With his death in early 1066, Edward the Confessor set the wheels in motion of what is possibly the most famous year in English history. By the time, William of Normandy was crowned as king of England on the 25th December 1066, there had been four kings in the year, including Edward, three major battles and a virtual complete change in the upper levels of society in England. It is said that Edward had promised William the crown on his death, but why? What were Edward’s links to William that allowed him to think that William was his rightful heir? The below text, will look at some of the links between Edward and William, during Edward’s early life.
Edward and William were related. Edward’s mother was William’s great-aunt, Emma of Normandy. Emma was the sister of William’s grandfather Richard II, Duke of Normandy. Emma and Richard’s ancestor was Rollo, the first Viking leader that was given land in modern day Normandy by the then French king, Charles the Simple, during the early tenth century. Edward’s father was Æthelred the Unready. Æthelred was descended from the great kings of Wessex, like Alfred the Great and the first of their line Cerdic who ruled in the early sixth century AD. With Edward, these two families were joined together and with this, the line of the Viking Rollo had managed to succeed were the earlier Viking raiders of the eight and ninth century had failed, his blood would go on to rule all of England.
Viking raids during Æthelred’s reign had become more prevalent, with raiders using the lands of Normandy to winter. This would lessen the length of time taken to sail back to Scandinavia, allowing more time to raid England. The Norman’s although descended from Viking’s themselves had embraced French culture, religion and language and by the time the early tenth century, it would be hard to describe them as actual Vikings. This change in lifestyle must not have been a deterrent in the relationship between the Viking raiders and the Normans as Æthelred would have to take further action to try and stop the waves of raids.
Æthelred unsuccessfully tried to stem the raids, with a failed attempt at raiding Normandy himself and a treaty in 991. In 1002, Æthelred took things further and with an agreement to marry Emma, uniting the English with the Normans. The shortest distance of the channel is just short of twenty one miles and both sides were practically neighbours. This was not the first time of a cross channel marriage with Æthelberht, King of Kent at the end of the six century married Bertha, the daughter of Charibert I, the Merovingian king of Paris and grandson of the great Frankish king, Clovis. With this marriage Æthelred attempted to create a strong link between the English and the Normans to try and stem the increasing Viking raids, but this would fail.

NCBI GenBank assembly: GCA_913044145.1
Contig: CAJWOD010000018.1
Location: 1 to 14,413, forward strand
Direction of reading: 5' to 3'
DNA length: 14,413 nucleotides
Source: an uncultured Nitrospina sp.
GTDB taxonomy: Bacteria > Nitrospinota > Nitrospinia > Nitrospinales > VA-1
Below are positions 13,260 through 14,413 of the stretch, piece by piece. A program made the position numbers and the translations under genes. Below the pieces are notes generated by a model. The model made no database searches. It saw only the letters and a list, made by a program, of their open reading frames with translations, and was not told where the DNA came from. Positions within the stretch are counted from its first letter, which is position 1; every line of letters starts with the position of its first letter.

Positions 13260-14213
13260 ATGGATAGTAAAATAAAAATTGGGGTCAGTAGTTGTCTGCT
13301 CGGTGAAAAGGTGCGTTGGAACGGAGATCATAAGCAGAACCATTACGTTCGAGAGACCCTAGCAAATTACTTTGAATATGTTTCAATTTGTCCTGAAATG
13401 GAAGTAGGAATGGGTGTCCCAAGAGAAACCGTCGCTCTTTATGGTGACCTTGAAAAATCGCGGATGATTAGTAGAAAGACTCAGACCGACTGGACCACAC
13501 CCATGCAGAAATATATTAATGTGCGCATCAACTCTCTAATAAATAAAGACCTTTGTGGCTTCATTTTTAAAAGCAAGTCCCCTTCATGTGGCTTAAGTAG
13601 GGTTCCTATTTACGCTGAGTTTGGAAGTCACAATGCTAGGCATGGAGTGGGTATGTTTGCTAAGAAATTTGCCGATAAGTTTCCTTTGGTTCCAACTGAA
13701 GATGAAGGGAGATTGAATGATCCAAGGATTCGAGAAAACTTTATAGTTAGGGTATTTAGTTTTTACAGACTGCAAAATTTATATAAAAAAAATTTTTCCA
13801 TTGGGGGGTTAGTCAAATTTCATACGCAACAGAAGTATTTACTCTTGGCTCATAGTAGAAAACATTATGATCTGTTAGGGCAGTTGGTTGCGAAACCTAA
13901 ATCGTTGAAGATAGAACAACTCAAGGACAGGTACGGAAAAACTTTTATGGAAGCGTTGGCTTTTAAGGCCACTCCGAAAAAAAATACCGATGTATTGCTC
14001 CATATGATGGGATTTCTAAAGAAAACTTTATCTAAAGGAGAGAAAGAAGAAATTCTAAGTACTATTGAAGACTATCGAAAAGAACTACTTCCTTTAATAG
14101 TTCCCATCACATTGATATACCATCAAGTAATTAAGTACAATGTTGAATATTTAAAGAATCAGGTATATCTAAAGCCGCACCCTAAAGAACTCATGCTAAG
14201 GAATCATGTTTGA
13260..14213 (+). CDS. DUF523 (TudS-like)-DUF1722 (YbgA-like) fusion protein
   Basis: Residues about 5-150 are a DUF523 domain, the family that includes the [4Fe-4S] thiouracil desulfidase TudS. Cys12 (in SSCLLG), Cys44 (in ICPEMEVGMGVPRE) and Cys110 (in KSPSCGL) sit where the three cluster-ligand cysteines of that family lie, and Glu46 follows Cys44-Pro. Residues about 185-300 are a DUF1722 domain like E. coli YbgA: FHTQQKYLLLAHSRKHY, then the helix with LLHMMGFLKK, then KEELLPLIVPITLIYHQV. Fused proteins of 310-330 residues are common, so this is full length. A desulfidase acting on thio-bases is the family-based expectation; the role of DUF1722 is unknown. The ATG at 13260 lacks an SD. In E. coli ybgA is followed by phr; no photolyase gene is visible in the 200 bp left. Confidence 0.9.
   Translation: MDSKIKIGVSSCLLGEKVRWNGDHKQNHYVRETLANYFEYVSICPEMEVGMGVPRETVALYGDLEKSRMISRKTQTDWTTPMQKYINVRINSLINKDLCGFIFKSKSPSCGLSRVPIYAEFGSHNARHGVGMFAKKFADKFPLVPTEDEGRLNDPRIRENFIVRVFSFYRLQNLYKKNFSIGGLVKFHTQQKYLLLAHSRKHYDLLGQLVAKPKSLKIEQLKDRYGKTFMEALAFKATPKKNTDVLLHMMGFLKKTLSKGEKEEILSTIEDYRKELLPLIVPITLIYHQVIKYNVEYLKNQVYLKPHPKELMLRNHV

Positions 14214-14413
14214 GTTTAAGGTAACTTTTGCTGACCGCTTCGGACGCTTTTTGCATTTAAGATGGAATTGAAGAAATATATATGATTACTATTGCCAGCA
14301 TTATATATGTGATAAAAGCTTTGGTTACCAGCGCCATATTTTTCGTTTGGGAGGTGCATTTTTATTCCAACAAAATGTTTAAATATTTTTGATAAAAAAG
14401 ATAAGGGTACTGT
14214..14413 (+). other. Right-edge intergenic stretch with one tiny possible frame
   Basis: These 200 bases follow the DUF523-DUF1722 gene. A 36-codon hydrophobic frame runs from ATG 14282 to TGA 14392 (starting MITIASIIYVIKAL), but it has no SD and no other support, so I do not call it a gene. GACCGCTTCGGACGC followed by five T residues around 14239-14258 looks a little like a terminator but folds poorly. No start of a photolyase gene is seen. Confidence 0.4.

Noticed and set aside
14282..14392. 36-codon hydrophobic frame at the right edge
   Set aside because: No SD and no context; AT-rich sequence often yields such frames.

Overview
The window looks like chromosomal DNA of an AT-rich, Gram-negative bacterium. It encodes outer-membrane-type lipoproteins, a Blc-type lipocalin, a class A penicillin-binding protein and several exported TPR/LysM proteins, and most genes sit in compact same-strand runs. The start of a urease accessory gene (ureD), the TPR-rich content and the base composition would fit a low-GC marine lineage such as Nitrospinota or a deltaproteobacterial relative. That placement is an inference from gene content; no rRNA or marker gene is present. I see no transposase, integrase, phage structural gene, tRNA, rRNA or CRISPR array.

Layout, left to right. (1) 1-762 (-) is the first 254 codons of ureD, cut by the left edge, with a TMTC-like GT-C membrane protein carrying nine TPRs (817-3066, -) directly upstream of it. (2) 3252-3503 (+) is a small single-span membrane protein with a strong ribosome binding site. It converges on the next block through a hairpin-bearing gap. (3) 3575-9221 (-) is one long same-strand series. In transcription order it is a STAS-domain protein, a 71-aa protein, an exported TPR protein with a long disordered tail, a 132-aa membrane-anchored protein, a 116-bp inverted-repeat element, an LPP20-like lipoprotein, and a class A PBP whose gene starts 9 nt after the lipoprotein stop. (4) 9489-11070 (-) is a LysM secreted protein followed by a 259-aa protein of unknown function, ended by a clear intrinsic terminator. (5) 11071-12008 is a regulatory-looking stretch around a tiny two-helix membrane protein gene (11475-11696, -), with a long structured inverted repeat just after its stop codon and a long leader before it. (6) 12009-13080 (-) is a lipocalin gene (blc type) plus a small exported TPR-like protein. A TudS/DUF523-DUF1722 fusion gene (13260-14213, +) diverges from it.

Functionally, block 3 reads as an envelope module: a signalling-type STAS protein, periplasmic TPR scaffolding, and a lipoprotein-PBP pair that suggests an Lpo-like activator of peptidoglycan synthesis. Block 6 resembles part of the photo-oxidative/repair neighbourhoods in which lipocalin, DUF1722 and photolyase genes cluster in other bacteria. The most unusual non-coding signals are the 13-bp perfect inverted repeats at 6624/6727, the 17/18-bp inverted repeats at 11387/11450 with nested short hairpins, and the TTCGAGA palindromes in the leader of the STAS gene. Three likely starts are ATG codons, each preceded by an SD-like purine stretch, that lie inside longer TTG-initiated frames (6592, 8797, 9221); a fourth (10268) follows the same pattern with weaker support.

Viking raids on England increased and in 1013 these raids led by Swein Forkbeard, King of Denmark would take complete control of England. Æthelred managed to smuggle his two sons, Edward and Alfred out of the country. Henry of Huntingdon, writing in the twelfth century tells us how both Edward and his brother Alfred were sent to Richard, Duke of Normandy. Æthelred himself would spend Christmas that year on the Isle of Wight before joining his two sons on the other side of the English Channel. The time Edward spent would have had a lasting affect on him and in 1051 it is said that Edward made the promise to William that upon his death the crown of England would be his.
The promise of the crown from Edward to William, would be the starting point on a set of events that would go on to change the course of history not only in England, but in the wider Western Europe, and Holy Land for the centuries to come. It gave the Norman blood line a tighter grip on English politics and the crown. William’s win at the Battle of Hastings would cement the Norman dynasties place in English history, with the Viking invasion during the early part of Edward’s life leading to a descendent of Vikings finally getting both hands on England’s most powerful position.
- Bates, D. (2008), William the Conqueror
- Morris, M. (2013), The Norman Conquest
- Morris, M. (2016), William I England’s Conqueror
- Rex, P. (2011), 1066